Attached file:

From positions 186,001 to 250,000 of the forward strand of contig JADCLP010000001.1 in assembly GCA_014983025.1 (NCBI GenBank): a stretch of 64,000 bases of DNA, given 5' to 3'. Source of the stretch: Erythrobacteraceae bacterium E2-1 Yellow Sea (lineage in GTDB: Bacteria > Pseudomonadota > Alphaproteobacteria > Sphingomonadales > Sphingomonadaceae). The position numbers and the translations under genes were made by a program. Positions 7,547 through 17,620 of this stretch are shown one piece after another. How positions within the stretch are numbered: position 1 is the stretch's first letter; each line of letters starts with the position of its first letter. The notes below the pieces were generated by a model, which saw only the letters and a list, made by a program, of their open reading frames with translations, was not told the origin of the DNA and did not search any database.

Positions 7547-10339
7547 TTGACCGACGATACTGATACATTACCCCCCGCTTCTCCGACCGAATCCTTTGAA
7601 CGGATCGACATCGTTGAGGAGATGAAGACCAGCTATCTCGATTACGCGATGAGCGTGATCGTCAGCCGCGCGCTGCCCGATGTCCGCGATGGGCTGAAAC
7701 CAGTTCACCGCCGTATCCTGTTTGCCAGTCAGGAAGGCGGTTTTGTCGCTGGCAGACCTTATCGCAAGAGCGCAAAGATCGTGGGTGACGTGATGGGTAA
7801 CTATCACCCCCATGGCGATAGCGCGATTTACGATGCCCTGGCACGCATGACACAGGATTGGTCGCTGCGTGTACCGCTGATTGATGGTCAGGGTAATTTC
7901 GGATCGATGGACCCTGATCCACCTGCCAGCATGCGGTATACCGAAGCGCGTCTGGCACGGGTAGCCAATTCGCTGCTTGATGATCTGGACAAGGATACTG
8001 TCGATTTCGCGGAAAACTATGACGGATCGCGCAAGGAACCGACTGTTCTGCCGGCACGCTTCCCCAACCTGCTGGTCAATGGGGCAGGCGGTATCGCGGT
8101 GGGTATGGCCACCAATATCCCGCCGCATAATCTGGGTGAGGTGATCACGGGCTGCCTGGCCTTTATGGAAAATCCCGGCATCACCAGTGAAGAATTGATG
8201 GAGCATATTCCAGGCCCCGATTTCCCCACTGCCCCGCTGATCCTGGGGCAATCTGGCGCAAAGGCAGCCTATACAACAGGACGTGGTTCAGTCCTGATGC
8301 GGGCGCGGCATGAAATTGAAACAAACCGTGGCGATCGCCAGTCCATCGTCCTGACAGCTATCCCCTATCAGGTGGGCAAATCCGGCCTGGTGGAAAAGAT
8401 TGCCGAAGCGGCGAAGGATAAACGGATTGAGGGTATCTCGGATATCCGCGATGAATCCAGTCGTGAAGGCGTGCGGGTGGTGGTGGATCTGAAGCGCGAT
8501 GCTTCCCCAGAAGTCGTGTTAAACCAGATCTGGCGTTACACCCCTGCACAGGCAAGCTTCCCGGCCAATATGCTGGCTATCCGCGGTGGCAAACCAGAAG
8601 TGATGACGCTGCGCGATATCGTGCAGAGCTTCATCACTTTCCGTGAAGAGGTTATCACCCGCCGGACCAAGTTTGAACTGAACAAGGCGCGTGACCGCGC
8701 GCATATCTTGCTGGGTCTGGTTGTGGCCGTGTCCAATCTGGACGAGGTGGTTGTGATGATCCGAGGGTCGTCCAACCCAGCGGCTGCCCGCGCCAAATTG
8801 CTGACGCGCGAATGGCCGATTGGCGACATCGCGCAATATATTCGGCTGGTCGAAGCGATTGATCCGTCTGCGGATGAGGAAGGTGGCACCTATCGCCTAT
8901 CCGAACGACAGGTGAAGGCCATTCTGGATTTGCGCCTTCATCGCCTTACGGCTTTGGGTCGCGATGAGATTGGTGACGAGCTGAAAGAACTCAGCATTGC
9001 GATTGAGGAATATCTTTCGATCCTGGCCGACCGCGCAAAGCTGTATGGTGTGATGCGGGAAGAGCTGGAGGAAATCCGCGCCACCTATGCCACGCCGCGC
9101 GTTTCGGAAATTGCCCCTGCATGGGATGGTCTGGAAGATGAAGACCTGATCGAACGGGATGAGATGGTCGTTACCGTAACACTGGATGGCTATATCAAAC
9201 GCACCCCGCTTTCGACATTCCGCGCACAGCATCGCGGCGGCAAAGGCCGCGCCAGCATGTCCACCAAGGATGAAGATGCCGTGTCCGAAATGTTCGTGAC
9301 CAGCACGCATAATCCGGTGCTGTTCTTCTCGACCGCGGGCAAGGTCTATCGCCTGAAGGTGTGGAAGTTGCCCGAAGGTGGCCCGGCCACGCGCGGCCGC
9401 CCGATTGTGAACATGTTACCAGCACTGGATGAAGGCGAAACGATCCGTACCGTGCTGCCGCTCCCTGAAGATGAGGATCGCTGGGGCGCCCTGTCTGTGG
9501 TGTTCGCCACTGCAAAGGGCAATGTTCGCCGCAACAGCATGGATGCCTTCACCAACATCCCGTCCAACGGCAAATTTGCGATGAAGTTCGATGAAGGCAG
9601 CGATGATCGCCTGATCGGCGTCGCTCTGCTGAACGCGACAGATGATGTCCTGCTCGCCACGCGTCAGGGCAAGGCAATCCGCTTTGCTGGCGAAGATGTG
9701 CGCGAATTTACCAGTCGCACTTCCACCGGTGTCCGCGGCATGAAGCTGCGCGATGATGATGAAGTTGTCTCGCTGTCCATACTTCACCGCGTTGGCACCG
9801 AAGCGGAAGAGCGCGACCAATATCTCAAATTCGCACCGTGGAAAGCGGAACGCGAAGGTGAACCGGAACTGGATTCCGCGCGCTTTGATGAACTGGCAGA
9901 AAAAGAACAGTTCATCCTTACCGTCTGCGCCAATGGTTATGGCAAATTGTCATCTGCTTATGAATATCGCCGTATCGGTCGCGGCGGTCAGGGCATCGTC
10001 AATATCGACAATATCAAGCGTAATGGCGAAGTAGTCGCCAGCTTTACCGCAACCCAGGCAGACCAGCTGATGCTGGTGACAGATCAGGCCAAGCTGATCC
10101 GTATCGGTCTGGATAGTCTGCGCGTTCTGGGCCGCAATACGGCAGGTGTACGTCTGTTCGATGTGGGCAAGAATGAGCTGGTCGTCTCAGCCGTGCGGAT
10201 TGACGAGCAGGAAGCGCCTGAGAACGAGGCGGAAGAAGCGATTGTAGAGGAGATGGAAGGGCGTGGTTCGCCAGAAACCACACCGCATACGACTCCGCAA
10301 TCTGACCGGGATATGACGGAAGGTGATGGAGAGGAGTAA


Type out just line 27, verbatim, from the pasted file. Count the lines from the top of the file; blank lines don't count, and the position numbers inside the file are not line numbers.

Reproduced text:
9901 AAAAGAACAGTTCATCCTTACCGTCTGCGCCAATGGTTATGGCAAATTGTCATCTGCTTATGAATATCGCCGTATCGGTCGCGGCGGTCAGGGCATCGTC